Taking off the ‘Blindfold Law’ in 2020
New York is one of the toughest states in the nation for criminal defendants to be able to obtain the prosecutor’s evidence against them. New York's criminal discovery laws have been draconian, and have led to massive abuses of civil rights and wrongful convictions of innocent people, because over worked criminal defense attorneys, were given discovery at the last minute, when it was too late to do any meaningful investigation. One law in particular, which our New York City and Westchester criminal defense attorneys have called the “blindfold law,” gives the prosecution the discretion to wait until the start of a trial to turn over evidence to the defense. This leaves many defendants awaiting trial feeling like they’re in the dark, leading them to accept a plea deal without knowing if there’s any substantial evidence against them. This also puts criminal defendants in the untenable position of having to learn about the case against them, while they are literally on trial. This last minute disclosure, leads to criminal prosections being sheilded from the adversay process because criminal defense attorneys simply did not have enough time to investigate the evidence. This last minute discovery allows cases to go forward, when with more time, criminal defense attorenys would see the holes in the prosecution cases and be in a better position to expose them.
But a law passed in New York Stat in April, 1999 states that in January 2020, “both prosecutors and defense attorneys will have to share all “discoverable” materials within 15 days of arraignment. The “discoverable” materials include showing the defendant witness statements, police body camera footage, and DNA tests. Plea deals taken because of the “blindfold law” are so common that in 2018, only 5 percent of indicted NYC felony cases went to trial, “and just 2 percent of all cases including misdemeanors [went to trial], according to data from the New York Office of Court Administration. This change in prosecutorial handling of materials and evidence makes many believe that there will be more trials in New York City. This is especially likely since now, criminal defense lawyers will have the time to adequately investigate the case against their clients and be able to mount meaningful defenses. To fund the imminent increase in the number of trials, New York City plans to give an additional $75 million.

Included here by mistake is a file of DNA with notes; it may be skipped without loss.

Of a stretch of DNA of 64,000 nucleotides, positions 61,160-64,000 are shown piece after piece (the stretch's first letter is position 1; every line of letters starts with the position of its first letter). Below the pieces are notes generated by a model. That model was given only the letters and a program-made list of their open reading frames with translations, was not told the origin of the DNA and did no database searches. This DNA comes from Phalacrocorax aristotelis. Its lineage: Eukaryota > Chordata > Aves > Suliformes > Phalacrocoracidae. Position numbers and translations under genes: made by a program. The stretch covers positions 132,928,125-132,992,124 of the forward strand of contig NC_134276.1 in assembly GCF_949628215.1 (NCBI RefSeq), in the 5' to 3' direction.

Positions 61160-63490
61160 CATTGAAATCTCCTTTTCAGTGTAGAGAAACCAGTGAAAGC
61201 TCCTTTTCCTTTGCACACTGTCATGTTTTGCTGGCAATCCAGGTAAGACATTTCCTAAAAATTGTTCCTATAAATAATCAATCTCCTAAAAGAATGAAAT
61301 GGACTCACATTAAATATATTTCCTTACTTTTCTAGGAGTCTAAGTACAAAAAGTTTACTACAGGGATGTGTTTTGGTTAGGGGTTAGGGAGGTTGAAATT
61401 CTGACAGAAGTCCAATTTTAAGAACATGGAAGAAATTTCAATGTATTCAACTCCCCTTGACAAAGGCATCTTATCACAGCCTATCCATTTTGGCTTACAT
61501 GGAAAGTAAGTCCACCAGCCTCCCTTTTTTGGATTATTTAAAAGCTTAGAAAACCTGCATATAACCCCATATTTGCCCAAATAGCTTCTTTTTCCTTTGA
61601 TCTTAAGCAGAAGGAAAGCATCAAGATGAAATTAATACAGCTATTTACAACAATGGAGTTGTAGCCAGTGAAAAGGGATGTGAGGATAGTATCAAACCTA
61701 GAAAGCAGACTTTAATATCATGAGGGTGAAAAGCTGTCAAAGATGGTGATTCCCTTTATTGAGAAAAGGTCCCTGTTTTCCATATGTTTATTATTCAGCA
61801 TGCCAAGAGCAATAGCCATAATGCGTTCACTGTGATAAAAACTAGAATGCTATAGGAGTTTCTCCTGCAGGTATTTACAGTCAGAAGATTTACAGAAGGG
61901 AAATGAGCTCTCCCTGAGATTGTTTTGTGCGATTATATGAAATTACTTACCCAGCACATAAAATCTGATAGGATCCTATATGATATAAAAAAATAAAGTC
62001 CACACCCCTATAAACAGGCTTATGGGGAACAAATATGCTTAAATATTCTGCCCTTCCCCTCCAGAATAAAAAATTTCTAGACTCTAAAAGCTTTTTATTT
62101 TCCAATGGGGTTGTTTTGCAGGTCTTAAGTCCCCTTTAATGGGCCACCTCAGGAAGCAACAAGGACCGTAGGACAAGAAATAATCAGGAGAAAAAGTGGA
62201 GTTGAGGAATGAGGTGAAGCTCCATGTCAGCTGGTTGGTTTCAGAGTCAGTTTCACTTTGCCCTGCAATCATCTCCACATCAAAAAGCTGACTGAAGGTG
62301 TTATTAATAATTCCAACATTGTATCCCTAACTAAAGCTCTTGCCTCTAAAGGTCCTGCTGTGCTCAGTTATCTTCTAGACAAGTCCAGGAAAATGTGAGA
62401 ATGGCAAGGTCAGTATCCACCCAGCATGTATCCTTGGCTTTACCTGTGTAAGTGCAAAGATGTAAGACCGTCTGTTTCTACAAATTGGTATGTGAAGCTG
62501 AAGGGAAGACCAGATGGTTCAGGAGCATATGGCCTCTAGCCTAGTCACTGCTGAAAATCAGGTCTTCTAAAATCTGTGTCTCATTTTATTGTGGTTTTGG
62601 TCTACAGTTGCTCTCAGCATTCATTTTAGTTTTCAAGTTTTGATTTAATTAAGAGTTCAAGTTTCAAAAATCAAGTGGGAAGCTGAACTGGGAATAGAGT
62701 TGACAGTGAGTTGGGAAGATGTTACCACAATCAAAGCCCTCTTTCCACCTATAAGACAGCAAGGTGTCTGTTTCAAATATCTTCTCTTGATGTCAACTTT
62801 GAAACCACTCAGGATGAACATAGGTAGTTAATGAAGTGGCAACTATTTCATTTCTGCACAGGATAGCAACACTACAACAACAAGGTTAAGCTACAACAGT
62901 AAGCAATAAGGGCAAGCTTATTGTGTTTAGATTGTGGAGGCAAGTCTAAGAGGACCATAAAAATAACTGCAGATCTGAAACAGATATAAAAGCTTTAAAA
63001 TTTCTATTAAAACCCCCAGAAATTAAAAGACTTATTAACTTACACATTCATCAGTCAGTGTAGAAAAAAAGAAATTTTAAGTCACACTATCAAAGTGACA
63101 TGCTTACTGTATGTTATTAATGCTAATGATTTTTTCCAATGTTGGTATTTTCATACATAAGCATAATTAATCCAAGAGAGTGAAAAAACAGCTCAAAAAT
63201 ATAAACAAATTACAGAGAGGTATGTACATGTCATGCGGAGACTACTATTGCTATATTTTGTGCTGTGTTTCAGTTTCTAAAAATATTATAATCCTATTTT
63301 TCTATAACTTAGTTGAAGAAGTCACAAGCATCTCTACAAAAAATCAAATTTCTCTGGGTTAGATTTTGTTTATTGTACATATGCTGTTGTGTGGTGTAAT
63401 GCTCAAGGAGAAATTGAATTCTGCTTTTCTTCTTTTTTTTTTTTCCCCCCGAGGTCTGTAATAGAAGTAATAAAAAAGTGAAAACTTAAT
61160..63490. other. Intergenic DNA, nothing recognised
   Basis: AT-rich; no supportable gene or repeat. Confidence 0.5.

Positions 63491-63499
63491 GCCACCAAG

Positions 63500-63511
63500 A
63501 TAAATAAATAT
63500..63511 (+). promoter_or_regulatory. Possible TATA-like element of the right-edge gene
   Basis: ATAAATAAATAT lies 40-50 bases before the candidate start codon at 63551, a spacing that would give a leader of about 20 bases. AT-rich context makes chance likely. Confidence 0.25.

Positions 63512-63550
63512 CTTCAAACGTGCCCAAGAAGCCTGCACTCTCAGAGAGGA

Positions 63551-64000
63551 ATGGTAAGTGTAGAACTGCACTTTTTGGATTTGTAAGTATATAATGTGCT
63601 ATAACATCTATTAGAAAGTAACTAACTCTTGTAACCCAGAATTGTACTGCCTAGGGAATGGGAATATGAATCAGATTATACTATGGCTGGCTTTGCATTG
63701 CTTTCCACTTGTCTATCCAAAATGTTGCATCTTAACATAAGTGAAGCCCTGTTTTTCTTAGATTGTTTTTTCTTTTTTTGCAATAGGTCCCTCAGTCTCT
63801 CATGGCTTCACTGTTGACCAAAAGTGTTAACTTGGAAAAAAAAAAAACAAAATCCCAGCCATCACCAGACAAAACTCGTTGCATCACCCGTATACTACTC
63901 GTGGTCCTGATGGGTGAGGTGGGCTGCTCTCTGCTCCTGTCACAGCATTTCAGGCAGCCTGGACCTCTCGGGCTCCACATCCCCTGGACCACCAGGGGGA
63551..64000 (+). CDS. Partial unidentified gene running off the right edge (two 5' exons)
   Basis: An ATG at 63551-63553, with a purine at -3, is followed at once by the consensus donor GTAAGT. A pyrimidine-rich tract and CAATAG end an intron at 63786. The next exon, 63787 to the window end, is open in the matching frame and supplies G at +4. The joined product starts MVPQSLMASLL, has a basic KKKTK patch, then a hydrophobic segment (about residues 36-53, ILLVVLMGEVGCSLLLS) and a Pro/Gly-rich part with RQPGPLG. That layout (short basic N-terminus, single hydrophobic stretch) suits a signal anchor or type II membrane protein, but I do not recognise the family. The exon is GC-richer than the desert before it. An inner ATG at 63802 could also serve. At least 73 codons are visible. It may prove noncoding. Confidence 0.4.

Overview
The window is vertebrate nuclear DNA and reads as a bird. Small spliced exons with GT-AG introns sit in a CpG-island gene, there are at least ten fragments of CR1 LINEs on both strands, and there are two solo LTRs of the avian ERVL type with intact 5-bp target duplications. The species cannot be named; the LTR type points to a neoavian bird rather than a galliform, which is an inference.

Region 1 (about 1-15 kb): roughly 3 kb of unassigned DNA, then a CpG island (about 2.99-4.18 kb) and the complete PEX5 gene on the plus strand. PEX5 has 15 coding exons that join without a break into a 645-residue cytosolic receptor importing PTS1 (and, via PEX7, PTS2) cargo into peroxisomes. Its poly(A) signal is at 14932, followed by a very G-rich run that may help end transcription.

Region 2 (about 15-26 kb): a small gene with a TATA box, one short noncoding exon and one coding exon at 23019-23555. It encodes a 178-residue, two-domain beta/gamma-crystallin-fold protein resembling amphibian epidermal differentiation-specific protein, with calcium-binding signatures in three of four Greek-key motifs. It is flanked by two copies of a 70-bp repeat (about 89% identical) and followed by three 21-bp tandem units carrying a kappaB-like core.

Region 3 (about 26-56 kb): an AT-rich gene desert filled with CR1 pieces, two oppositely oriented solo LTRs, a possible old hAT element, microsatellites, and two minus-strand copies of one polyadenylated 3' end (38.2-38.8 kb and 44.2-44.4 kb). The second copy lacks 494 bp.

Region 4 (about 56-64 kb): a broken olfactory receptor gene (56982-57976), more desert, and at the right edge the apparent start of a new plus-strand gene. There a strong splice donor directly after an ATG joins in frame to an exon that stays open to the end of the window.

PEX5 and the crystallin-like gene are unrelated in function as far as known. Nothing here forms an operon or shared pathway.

Even though district attorneys’ offices are getting the bulk of the money, all five borough district attorneys have claimed that they will have problems complying with the new law and in having to hand over materials. Unfortunatley, our Westchester criminal defnse lawyers, believe that these excuses are remnants of the old practices, in which the prosecutors model is to keep the criminal defense attorneys in the dark, to make it easeir for them to convict whoever is charged, regardless of whether they are guilty or not.
The District Attorneys’ claim to be concerned that with this new discvoery law, prosecutors won’t be able to assure witnesses that their identity will be protected, “even in the case of grand jury testimony, which the new law will now require to be disclosed.”. The borough’s DAs are also claiming that processing evidence and materials within 15 days will be expensive to implement because they’ll need access to crime labs, body camera footage, and databases with a nearly two-week turnaround time. Our New York City and White Plains criminal defense lawyers believe the new law will accomplish its goal of ensuring people know their rights and won’t feel pressured to plea. We believe that if the system can afford to put someone in jail and threaten their liberty, they can afford to provide them with the evidence against them, so that their lawyers can mount a meaningful defense.